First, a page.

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Street drugs and some pharmaceutical drugs can be harmful for you and for your developing baby during pregnancy.
Support is available to help you understand how certain drugs might affect your pregnancy and to help you manage or even stop your drug use.
If you are pregnant or thinking of becoming pregnant, talk to your health care provider about any drugs or medications you are taking, even if you are using a medication without the advice of a health care provider, or for non-medical reasons.
Using street drugs when you’re pregnant can increase the risk of miscarriage, stillbirth and preterm delivery. You may also eat poorly, not get enough sleep, and be at risk for diseases such as hepatitis and HIV. Mothers who continue to use street drugs are usually advised not to breastfeed.
Opioids (such as morphine, oxycodone, or fentanyl) are medications that are often prescribed as pain relievers. Opioid use during pregnancy can increase your risk of miscarriage or preterm birth. Your baby may be born with a low birth weight, experience withdrawal symptoms, or have their feeding and sleeping patterns affected. Your health care provider can connect you to supports that can help you manage your opioid use in the safest way for you and your baby.
Sedatives such as Xanax, Valium or Ativan (Benzodiazepines) are sometimes prescribed to treat anxiety or sleep problems. These can be harmful to your baby when taken during pregnancy, especially if they are taken at the same time as opioids or alcohol. It is recommended you talk to your health care provider if you are pregnant and taking sedatives.
Cocaine and Methamphetamine (Crystal Meth)
Stimulants such as cocaine and crystal meth can be very harmful to your health, affecting your heart rate, energy, sleeping patterns, memory and mental health. When you’re pregnant, they can cause very serious health concerns for you and your baby, as well as putting your baby at risk for Sudden Infant Death Syndrome (SIDS).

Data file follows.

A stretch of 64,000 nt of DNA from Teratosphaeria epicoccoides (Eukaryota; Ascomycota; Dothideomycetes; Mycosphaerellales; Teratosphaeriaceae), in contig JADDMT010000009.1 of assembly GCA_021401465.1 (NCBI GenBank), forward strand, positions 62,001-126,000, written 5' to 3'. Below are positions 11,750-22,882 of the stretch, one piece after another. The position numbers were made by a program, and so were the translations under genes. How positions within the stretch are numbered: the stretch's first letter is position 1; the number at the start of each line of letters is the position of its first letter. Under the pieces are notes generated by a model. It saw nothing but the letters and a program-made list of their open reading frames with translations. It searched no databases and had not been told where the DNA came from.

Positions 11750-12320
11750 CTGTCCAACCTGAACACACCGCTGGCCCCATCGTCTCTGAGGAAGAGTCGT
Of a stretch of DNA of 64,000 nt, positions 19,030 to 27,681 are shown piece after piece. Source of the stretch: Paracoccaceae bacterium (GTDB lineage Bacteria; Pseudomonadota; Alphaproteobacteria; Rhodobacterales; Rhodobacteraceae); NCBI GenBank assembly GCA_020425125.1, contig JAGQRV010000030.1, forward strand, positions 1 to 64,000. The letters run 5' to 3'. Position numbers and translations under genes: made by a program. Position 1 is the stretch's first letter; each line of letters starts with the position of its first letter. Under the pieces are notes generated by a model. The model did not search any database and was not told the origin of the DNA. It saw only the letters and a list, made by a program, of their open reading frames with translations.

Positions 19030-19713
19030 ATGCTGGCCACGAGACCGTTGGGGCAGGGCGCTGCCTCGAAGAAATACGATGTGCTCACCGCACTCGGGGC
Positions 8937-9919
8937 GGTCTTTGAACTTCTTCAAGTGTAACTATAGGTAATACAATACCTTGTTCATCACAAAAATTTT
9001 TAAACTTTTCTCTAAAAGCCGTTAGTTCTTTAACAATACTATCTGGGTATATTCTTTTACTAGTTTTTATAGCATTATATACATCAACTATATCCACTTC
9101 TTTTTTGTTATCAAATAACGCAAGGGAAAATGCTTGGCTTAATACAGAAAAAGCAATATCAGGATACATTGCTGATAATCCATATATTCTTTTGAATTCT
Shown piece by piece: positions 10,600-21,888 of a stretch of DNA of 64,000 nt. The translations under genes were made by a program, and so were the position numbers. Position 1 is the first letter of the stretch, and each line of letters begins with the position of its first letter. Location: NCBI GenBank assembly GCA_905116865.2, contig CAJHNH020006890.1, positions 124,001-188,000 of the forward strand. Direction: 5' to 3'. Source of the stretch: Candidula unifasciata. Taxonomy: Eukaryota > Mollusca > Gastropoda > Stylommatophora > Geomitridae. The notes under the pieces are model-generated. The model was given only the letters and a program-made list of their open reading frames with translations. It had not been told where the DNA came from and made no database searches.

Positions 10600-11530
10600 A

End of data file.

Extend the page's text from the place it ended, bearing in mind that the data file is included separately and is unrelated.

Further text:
Using heroin when you’re pregnant can increase the risk of miscarriage and stillbirth. Moms-to-be need help to slowly decrease their use so the baby doesn’t have withdrawal symptoms. After withdrawal, children whose mothers used heroin during pregnancy may do well in the long term, if they were protected from other risks and raised in a positive environment.
Inhaling solvents (such as glue, gasoline, paint thinner and cleaning fluids) or aerosols (such as compressed gases from hairspray and spray paint cans) can increase the risk of miscarriage and a range of physical birth defects. Babies whose mothers use inhalants, or come into contact with them frequently during pregnancy, may also be at risk for long lasting mental health and behaviour problems similar to those seen in Fetal Alcohol Spectrum Disorder (FASD).
Help to Stop Using
If you find it hard to stop using street drugs, specialized services can help you quit or find other ways to reduce harm to yourself and your baby. Start by contacting one of these community resources:
health care providers
street nurses and clinics
pregnancy outreach programs
You can also call the Alcohol and Drug Information and Referral Line, toll free at 1-800-663-1441.